The following article, Suspect Identified in Murder of Activist Journalist: Black Teen He Was Trying to Help Now on the Run, Considered Armed and Dangerous, was first published on Flag And Cross.
An activist journalist who insisted crime wasn’t that bad in his city has been dead for almost a week now — and the man who killed him, cops say, was a troubled teen he was trying to help.
According to WCAU-TV, police told the media during a news briefing on Friday that Robert Edmond Davis, the 19-year-old suspect in the shooting death of 39-year-old Josh Kruger, was familiar to Kruger.
“At this time we believe that Mr. Kruger was trying to help Mr. Davis and they were acquaintances,” said Philadelphia Police Lt. Hamilton Marshmond said.
“He was just trying to help him just get through life.”
No motive has been ascertained, however.
“As to the why, I do not know at this time,” Marshmond told reporters.
The 19-year-old was still at large as of Friday evening and was considered armed and dangerous.
WCAU said that the suspect “had experienced homelessness in the past and is known to the Philadelphia Police Department for previous incidents.” Which is the euphemistic way to say he had been homeless and had an arrest record.
“According to court documents, Davis had been charged with criminal trespassing in August. Those charges were withdrawn however after the person who accused Davis of trespassing failed to appear in court, the Philadelphia District Attorney’s Office told NBC10,” WCAU reported.
Kruger, who had written for the Philadelphia Inquirer, the Philadelphia Citizen, LGBTQ Nation and other outlets — and whose website said his work was influenced by his experiences with “homelessness, addiction, H.I.V., poverty, and trauma” — was shot seven times inside his South Philadelphia home in the early hours of Monday morning.
Police said he was gunned down at the base of his stairs — but that there was no evidence of forced entry.
“Either the door was open, or the offender knew how to get the door open,” Deputy Police Commissioner Frank Vanore said at the time. “We just don’t know yet.”
Well, now we know that the offender was potentially welcomed in by Kruger. It’s a cautionary tale, particularly given the fact that unnamed police sources cited by the Philadelphia Inquirer said that the killing potentially “may have been the result of a domestic dispute or may have been drug-related.”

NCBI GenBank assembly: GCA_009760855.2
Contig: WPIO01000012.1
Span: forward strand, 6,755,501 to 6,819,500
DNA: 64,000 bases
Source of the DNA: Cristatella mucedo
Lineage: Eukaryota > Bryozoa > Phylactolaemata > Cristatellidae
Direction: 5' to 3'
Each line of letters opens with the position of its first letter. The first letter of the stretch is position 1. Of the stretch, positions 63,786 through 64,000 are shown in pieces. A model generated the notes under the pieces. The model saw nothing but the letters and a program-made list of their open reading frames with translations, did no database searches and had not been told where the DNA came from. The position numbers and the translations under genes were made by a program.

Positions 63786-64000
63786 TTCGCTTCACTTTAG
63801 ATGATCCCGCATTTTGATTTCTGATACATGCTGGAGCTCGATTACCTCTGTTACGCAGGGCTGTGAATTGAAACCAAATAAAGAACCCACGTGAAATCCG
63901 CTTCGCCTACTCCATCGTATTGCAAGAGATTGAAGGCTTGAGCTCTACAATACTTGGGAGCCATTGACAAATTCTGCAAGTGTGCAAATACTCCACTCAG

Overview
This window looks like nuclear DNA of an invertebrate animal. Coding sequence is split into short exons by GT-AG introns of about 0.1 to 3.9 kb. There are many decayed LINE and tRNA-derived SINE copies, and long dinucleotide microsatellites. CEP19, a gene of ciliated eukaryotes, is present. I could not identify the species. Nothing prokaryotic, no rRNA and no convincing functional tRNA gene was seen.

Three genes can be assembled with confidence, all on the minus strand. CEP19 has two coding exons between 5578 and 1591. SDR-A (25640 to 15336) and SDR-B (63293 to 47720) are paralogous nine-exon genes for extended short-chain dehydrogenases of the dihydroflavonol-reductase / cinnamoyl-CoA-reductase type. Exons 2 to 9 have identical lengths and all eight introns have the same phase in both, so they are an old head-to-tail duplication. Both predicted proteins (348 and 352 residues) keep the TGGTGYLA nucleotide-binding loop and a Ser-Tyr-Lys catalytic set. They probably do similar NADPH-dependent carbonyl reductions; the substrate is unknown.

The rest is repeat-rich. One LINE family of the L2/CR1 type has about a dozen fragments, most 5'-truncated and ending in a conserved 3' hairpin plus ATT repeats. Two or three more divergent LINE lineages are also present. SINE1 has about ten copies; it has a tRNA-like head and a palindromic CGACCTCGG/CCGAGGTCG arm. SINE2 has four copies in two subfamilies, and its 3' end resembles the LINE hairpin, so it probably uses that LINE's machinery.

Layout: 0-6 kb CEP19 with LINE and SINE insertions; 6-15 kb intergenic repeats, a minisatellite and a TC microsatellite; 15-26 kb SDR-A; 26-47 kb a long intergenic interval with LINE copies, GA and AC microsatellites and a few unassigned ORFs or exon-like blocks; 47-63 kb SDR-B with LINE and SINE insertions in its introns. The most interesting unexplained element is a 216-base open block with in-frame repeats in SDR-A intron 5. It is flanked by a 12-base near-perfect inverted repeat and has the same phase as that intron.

“The sources, who spoke on the condition of anonymity to discuss an ongoing investigation, said police investigators recovered troubling text messages between Kruger and a former partner,” the paper reported. “Investigators also recovered methamphetamine inside Kruger’s bedroom, the sources said.”
The killing became national news in part because of Kruger’s high profile as a journalist and an activist — particularly on the side of the progressive policies favored by Philadelphia’s George Soros-backed district attorney, Larry Krasner.
An arrest warrant has been issued for Robert Edmond Davis. He is accused of murdering Philadelphia leftist activist and journalist Josh Kruger earlier this week. Kruger was a BLM advocate who argued that we have a “white supremacist police state” killing black people. https://t.co/elUZ12oaCm pic.twitter.com/2fLcntmpJS
— Andy Ngô (@MrAndyNgo) October 6, 2023
In July, Kruger talked about the “lawless land of liberals in Philly where shootings are…dropping to levels not seen in years.
“We are dependent on national trends, for better or worse. It’s unfair to blame local cops for rising crime, inaccurate to credit with drops.”
At lot of people who said Josh Kruger was killed by a MAGA extremist are looking really stupid right nowhttps://t.co/z66xD8gE1M
— Jack Poso (@JackPosobiec) October 6, 2023
The death is, of course, a tragedy: Not only did Kruger know his alleged killer, he was reportedly trying to help him through life. That said, the case shines a light on the naivete of a certain breed of liberals that insists crime in American cities is well within acceptable limits and that more stringent law enforcement doesn’t lead to lower levels of lawbreaking, despite all evidence to the contrary.
Kruger may be dead, but the policies he supported will live on — and he’ll be just another statistic in the left’s failed attempt at replacing criminal justice with social justice.
This article appeared originally on The Western Journal.